Clean & Color Scanned Line Art in Adobe Photoshop - A Graphic Design for Lunch™ Class | Helen Bradley | Skillshare

Playback Speed


  • 0.5x
  • 1x (Normal)
  • 1.25x
  • 1.5x
  • 2x

Clean & Color Scanned Line Art in Adobe Photoshop - A Graphic Design for Lunch™ Class

teacher avatar Helen Bradley, Graphic Design for Lunch™

Watch this class and thousands more

Get unlimited access to every class
Taught by industry leaders & working professionals
Topics include illustration, design, photography, and more

Watch this class and thousands more

Get unlimited access to every class
Taught by industry leaders & working professionals
Topics include illustration, design, photography, and more

Lessons in This Class

4 Lessons (20m)
    • 1. Scan and Color Line Art in Photoshop - Introduction

      1:03
    • 2. Scan and Color Line Art - Part 1

      8:19
    • 3. Scan and Color Line Art - Part 2

      6:47
    • 4. Scan and Color Line Art - Part 3

      4:01
  • --
  • Beginner level
  • Intermediate level
  • Advanced level
  • All levels
  • Beg/Int level
  • Int/Adv level

Community Generated

The level is determined by a majority opinion of students who have reviewed this class. The teacher's recommendation is shown until at least 5 student responses are collected.

2,230

Students

50

Projects

About This Class

Graphic Design for Lunch™ is a series of short video courses you can study in bite size pieces such as at lunchtime. In this course you'll learn to remove the background from scanned line art and clean up stray pixels. You will see how to color the line art and then easily recolor it. I'll also explain the best file formats in which to save your work.

aa43d2ed

More in this series:

Make Patterns from Sketches & Digital Art in Adobe Photoshop - A Graphic Design for Lunch™ Class

10 Pattern Tips and Techniques in Adobe Photoshop - A Graphic Design for Lunch™ Class

Make Ikat Patterns in Adobe Photoshop - A Graphic Design for Lunch™ Class

Marble Repeating Patterns in Adobe Photoshop - A Graphic Design for Lunch™ Class

Make & Sell Scrapbook Paper Designs in Adobe Photoshop - A Graphic Design for Lunch™ Class

Create a Range of Circle Patterns in Adobe Photoshop - A Graphic Design for Lunch™ class

10 Blend Tips in 10 minutes in Adobe Photoshop - A Graphic Design for Lunch™ Class

10 Brush Tips in 10 Minutes in Adobe Photoshop - A Graphic Design for Lunch™ Class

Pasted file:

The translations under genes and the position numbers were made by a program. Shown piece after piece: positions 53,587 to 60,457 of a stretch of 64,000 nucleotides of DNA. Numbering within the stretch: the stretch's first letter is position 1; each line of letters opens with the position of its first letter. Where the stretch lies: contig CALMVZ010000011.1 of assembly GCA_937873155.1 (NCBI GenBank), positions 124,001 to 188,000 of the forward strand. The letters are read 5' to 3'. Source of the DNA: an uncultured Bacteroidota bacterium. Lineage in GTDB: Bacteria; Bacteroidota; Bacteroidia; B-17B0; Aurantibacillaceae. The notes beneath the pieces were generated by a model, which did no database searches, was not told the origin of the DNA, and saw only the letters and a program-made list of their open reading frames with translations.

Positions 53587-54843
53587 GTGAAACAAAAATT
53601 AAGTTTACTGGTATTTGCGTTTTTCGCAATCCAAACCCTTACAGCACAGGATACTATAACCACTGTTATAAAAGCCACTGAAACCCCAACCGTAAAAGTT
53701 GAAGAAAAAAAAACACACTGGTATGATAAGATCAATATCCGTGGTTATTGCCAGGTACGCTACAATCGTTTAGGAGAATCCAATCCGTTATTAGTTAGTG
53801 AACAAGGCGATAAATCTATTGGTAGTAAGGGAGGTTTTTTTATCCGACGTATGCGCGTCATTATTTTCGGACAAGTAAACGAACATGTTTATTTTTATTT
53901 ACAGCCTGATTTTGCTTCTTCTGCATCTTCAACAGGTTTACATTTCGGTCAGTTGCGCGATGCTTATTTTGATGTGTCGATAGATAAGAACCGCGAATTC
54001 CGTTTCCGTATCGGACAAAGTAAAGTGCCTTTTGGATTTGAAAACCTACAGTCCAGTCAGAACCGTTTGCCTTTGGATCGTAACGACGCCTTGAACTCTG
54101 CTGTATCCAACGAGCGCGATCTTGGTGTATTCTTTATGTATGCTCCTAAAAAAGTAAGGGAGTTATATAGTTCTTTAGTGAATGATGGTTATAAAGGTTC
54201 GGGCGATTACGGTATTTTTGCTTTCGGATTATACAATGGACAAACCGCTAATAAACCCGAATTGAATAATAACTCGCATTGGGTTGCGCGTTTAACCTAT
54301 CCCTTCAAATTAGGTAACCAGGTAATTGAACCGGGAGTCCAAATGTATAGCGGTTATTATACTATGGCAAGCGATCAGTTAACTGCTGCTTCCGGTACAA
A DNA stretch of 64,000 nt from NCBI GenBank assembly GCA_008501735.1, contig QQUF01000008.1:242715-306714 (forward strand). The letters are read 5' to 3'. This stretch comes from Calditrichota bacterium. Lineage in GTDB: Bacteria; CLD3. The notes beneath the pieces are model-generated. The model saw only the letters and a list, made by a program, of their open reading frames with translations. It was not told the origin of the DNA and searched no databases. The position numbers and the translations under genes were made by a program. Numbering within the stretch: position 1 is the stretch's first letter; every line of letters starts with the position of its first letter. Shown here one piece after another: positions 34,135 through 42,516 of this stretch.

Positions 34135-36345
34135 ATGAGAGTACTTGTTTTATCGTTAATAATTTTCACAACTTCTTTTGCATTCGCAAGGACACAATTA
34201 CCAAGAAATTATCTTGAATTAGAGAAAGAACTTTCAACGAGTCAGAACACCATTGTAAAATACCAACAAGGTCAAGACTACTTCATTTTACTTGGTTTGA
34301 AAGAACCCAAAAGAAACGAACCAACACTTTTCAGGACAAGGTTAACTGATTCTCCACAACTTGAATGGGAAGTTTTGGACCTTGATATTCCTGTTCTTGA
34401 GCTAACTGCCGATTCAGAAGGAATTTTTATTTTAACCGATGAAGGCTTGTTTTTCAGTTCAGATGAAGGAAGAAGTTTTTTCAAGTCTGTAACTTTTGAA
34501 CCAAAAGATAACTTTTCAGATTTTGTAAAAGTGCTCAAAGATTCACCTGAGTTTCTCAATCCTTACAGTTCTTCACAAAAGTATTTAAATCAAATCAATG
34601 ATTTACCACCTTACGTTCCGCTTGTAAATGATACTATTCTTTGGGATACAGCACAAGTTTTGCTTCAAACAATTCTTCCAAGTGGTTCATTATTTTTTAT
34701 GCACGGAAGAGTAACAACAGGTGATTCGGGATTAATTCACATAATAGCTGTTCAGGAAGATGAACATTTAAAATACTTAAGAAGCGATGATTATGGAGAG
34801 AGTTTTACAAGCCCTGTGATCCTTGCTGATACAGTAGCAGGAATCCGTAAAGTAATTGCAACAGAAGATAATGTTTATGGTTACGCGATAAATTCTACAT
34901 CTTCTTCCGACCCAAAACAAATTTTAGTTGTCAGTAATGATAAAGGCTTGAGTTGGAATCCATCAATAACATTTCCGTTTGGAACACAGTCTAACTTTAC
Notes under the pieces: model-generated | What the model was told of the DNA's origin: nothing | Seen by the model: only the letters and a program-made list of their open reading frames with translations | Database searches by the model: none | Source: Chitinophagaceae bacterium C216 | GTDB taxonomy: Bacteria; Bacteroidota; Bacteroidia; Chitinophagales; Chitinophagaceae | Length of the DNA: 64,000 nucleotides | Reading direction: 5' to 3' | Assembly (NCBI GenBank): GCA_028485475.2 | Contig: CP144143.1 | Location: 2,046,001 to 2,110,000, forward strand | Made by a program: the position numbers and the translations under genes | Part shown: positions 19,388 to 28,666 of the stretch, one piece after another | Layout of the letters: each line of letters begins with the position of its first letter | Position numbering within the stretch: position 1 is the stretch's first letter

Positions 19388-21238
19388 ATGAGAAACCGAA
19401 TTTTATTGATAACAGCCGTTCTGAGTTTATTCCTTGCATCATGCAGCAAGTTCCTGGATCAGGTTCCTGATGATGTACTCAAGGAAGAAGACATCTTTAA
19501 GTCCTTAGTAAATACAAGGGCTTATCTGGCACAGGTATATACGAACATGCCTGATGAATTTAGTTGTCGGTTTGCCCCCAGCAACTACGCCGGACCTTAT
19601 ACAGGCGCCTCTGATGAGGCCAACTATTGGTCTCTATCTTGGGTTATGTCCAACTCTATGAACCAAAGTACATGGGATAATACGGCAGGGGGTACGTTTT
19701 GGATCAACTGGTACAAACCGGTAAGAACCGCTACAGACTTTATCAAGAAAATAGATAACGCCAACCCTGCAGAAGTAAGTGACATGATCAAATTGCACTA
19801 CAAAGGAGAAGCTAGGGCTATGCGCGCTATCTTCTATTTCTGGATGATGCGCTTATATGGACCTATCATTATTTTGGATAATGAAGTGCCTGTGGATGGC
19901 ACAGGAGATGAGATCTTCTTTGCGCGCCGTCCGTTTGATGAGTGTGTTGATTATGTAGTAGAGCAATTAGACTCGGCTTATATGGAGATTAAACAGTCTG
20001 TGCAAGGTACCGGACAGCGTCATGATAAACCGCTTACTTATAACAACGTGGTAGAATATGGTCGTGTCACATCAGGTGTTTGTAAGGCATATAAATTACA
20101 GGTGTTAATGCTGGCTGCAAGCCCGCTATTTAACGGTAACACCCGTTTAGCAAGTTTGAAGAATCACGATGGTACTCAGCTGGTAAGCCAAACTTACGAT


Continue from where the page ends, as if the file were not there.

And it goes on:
Clean & Color Scanned Line Art in Adobe Photoshop - A Graphic Design for Lunch™ Class

10 Top Photoshop Tips in 10 mins - A Graphic Design for Lunch™ Class

3 Exotic Patterns in Adobe Photoshop - A Graphic Design for Lunch™ Class

Abstract Glowing Backgrounds in Adobe Photoshop - A Graphic Design for Lunch™ Class

Complex Pattern Swatches in Adobe Photoshop - A Graphic Design for Lunch™ Class

Complex Selections Made Easy in Adobe Photoshop - A Graphic Design for Lunch™ Class

Award Badge & Ribbon Design in Adobe Photoshop - A Graphic Design for Lunch™ Class

Backgrounds - Halftones, Sunburst, Patterns in Adobe Photoshop - A Graphic Design for Lunch™ Class

Create Hi-Tech HUD Rings in Adobe Photoshop - A Graphic Design for Lunch™ Class

Create Organic Patterns in Adobe Photoshop - A Graphic Design for Lunch™ Class

Create Text on a Path in Adobe Photoshop - A Graphic Design for Lunch™ Class

Curly Bracket Frames and Text Boxes in Adobe Photoshop - A Graphic Design for Lunch™ Class

10 Selection tips in 10 mins in Adobe Photoshop - A Graphic Design for Lunch™ Class

Cutout & Frame Photos in Adobe Photoshop - A Graphic Design for Lunch™ Class

Vintage Image Cutout Effect in Adobe Photoshop - A Graphic Design for Lunch™ Class

Creative Layer Styles in Adobe Photoshop - A Graphic Design for Lunch™ Class

Make Patterns with the New Pattern Tool in Photoshop 2021 - A Graphic Design for Lunch™ Class

Paint a Photo in Adobe Photoshop using Art History - A Graphic Design for Lunch™ Class

4 Critical File Formats - jpg, png, pdf, psd in Adobe Photoshop - A Graphic Design for Lunch™ Class

B&W, Tints & Isolated Color Effects in Adobe Photoshop - A Graphic Design for Lunch™ Class

Bend Objects with Puppet Warp in Adobe Photoshop - A Graphic Design for Lunch™ Class